up training centres in the states, assessment of programme by the
states etc., were required to be undertaken. (8) Uniformity of techniques
and procedures of BCG vaccination and proper assessment of Mass
BCG Campaign by an independent agency would be required. The author
in his article also stressed that no changes should be brought into
operation without assessment.
|KEY WORDS: BCG VACCINATION, MASS BCG CAMPAIGN,
DIRECT BCG VACCINATION.
|INTEGRATION OF BCG VACCINATION IN GENERAL HEALTH
SERVICES IN RURAL AREAS
|Baily GVJ, Kul Bhushan, GE Rupert Samuel & BK Keshav
Murthy : Indian J TB 1973, 20, 155-60.
BCG vaccination is being conducted as a mass campaign.
It is difficult to maintain a high coverage of the population at
risk i.e., new borns. This can best be done by integrating the BCG
vaccination services with the general health services. The present
investigation was planned to study the feasibility of routine BCG
vaccination of the new borns by the Primary Health Centre
personnel using the normal records maintained by them. In a rural
population of 33,128 persons (1971 census), served by PHC Bettahalasur
of Bangalore district, BCG vaccination was administered to 0-15
months old children by 2 Block Health Workers (BHWs) and 3 Auxiliary
Nurse Midwives (ANMs) after training them for about 3 weeks. They
used a compact specially designed BCG kit and employed a conventional
intradermal technique for BCG vaccination. Routine work was not
to be disturbed in any way. Each worker prepared a list of children
eligible for BCG vaccination from the register of unprotected children
and updated the list for those not found registered. National Tuberculosis
Institute (NTI) field staff registered a sample population, allotted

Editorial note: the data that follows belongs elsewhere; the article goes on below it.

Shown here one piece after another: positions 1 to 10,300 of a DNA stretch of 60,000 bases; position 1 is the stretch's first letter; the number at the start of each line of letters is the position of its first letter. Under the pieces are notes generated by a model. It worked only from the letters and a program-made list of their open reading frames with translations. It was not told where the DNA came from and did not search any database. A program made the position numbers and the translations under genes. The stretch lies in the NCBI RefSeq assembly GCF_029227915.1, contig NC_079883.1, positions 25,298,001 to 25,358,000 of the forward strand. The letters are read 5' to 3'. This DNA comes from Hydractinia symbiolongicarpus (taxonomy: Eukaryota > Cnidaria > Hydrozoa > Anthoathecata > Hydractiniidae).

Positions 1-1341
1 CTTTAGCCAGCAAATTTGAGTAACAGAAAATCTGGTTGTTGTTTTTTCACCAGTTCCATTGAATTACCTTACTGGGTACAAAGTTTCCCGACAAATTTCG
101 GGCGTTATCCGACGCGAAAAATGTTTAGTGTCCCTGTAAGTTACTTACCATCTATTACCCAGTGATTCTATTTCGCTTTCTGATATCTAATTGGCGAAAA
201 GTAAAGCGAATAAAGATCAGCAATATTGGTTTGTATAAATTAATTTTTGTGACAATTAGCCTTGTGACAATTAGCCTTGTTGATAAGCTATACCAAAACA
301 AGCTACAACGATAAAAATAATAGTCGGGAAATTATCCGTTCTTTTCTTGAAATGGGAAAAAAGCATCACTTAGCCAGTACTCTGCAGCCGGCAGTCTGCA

to each worker for estimation of eligibles. Three months later they
also examined BCG vaccination lesions in a sample of children. BHWS
and ANMS were interviewed by a medical officer from NTI regarding
their opinion on integrated work.
The findings showed that the ANMS and BHWS had already registered
nearly 50% of the new borns in their records with variation in registration
from 21 to 80% by the field workers; ANMS understandably having
registered lesser numbers. All of them were, however, able to update
the registrations to a level of 82%. They could pick up the BCG
vaccination technique easily. Of the total eligibles, ANMS and BHWS
could contact 86.4% and vaccinate 77%; remaining 23% either refused
or were excluded from vaccination. In the total eligibles registered,
however, the vaccination coverage was 66.6%. Of the children reported
vaccinated, 96% had evidence of BCG vaccination indicating a high
degree of reliability of reporting. The opinion of all the
5 field workers on integration was favourable. All the ANMS and
BHWS workers, on interview, stated that they had done BCG work without
detriment to their other duties and would be easily able to do so
in future. The field workers can accumulate the new borns for a
year and vaccinate them during a month. This has mainly operational
advantages including less vaccine wastage. For urban areas a
different operational design with the same principles may become
|KEY WORDS: INTEGRATION, BCG VACCINATION, HEALTH
SERVICES, RURAL POPULATION.
|BCG VACCINATION INDURATION SIZE AS AN INDICATOR
OF INFECTION WITH MYCOBACTERIUM TUBERCULOSIS
|GD Gothi, SS Nair, Kul Bhushan, GVJ Baily & GE
Rupert Samuel: Indian J TB 1974, 21, 145-51.
After the introduction of direct BCG vaccination,
assessment of post-vaccination allergy and information about prevalence
of infection could not be obtained. Few methods were tested i.e.,
i) retesting of persons with 0-13 mm reaction at site of vaccination
on 4th day of vaccination, ii) retesting of all vaccinated persons
of age 0-10 years. It is not only necessary to find out the size
of BCG lesion that could separate them but also the day after vaccination
on which the tuberculin reaction size best correlates with the BCG
vaccination size. With this in view, two studies with regard to
direct BCG vaccination done in India have been examined further.
In Study I, 816 eligible persons were tested with 1 TU RT
23 read on 3rd day and vaccinated with either Indian or Danish vaccine.